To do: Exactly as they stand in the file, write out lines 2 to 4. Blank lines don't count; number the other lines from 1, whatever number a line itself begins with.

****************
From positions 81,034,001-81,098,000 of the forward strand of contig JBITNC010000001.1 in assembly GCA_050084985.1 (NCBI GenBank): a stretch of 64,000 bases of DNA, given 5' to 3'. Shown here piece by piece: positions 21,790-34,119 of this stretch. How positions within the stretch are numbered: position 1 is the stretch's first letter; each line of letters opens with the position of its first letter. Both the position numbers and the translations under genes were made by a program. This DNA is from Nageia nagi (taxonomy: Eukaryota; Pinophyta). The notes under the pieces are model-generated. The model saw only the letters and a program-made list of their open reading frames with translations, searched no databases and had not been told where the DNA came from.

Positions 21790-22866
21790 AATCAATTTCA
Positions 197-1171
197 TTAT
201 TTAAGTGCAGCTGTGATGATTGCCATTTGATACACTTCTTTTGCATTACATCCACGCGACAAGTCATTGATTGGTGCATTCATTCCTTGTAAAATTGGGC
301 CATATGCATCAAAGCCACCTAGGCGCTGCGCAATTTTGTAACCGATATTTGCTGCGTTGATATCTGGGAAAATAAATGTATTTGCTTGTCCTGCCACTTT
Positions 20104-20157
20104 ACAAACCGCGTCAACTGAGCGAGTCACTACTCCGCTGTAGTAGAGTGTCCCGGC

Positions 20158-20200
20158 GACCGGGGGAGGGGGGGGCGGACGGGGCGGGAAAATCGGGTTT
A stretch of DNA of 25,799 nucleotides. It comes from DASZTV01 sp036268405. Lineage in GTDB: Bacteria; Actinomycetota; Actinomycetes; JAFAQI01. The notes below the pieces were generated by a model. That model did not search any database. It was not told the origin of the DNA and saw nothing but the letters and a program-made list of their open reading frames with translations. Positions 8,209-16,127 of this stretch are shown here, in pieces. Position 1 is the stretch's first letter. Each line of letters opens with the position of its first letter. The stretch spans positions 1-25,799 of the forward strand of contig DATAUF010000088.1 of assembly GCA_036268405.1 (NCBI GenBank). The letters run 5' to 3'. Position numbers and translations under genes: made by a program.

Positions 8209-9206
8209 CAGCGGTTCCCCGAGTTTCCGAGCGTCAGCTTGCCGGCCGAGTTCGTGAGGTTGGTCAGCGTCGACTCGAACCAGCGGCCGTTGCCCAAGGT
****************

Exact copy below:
Positions 21790-22866
21790 AATCAATTTCA
Positions 197-1171